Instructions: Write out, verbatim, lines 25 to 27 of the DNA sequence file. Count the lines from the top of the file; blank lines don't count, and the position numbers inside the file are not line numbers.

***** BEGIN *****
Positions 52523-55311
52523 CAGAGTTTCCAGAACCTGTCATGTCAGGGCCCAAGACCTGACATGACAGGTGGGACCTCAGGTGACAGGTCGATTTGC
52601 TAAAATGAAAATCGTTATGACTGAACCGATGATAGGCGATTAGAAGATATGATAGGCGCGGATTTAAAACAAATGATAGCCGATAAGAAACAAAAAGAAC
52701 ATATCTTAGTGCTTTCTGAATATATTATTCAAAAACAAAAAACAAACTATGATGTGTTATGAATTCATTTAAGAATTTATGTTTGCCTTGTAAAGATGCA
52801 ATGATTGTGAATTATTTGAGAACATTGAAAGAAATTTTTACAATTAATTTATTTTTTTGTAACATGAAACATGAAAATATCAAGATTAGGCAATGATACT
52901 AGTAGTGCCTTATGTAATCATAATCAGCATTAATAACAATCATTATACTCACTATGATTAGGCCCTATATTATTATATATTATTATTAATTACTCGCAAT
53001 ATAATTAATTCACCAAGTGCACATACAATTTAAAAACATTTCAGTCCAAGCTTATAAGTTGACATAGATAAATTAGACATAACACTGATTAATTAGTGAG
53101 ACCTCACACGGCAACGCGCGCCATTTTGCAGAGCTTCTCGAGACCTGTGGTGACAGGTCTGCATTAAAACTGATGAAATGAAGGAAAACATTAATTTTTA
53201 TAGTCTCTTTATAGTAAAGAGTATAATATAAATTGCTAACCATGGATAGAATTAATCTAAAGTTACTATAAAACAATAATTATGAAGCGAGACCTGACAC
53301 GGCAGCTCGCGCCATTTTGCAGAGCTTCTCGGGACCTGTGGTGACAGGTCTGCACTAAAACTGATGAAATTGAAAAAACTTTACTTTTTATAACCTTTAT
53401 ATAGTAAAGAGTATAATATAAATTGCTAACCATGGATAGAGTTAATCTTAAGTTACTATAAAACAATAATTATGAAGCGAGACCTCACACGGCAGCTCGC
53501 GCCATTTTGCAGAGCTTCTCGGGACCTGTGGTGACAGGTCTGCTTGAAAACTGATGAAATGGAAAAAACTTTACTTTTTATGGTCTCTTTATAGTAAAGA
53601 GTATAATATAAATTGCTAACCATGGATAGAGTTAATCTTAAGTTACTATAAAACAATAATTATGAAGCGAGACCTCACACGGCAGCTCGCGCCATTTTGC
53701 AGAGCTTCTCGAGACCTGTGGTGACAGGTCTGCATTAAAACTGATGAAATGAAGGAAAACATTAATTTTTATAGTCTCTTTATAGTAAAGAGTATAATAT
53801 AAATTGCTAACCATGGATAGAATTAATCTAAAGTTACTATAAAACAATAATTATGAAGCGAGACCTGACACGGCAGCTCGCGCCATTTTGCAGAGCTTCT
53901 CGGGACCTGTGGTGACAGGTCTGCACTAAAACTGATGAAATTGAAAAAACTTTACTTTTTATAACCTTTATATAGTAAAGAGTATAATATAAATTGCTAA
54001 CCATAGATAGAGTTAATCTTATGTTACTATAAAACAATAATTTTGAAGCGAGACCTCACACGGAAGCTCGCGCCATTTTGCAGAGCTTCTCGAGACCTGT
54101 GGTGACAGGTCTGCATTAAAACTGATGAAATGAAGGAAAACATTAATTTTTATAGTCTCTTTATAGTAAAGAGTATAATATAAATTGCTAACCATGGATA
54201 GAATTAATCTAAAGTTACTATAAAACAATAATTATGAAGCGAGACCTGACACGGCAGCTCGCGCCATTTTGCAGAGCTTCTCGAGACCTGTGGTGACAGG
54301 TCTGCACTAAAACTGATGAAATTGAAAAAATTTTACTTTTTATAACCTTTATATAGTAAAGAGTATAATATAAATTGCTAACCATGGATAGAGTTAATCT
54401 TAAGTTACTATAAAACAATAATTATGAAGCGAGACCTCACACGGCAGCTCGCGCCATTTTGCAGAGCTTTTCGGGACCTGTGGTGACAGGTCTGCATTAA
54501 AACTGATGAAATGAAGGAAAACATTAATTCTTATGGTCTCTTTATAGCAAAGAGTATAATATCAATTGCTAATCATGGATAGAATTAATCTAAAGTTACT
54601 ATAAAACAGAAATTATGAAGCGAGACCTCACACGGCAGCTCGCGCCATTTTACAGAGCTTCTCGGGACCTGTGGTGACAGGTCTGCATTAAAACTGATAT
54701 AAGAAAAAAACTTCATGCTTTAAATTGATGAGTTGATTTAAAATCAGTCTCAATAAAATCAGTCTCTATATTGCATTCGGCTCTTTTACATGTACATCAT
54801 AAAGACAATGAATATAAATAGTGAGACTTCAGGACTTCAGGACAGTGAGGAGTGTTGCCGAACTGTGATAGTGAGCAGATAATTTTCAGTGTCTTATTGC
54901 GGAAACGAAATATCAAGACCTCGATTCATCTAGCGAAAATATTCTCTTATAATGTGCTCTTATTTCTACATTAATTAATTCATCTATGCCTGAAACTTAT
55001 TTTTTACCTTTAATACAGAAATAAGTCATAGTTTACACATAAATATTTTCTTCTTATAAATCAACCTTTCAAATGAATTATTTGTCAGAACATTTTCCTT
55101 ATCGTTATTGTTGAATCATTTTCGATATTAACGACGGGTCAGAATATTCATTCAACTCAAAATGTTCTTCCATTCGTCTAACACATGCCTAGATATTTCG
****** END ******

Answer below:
54801 AAAGACAATGAATATAAATAGTGAGACTTCAGGACTTCAGGACAGTGAGGAGTGTTGCCGAACTGTGATAGTGAGCAGATAATTTTCAGTGTCTTATTGC
54901 GGAAACGAAATATCAAGACCTCGATTCATCTAGCGAAAATATTCTCTTATAATGTGCTCTTATTTCTACATTAATTAATTCATCTATGCCTGAAACTTAT
55001 TTTTTACCTTTAATACAGAAATAAGTCATAGTTTACACATAAATATTTTCTTCTTATAAATCAACCTTTCAAATGAATTATTTGTCAGAACATTTTCCTT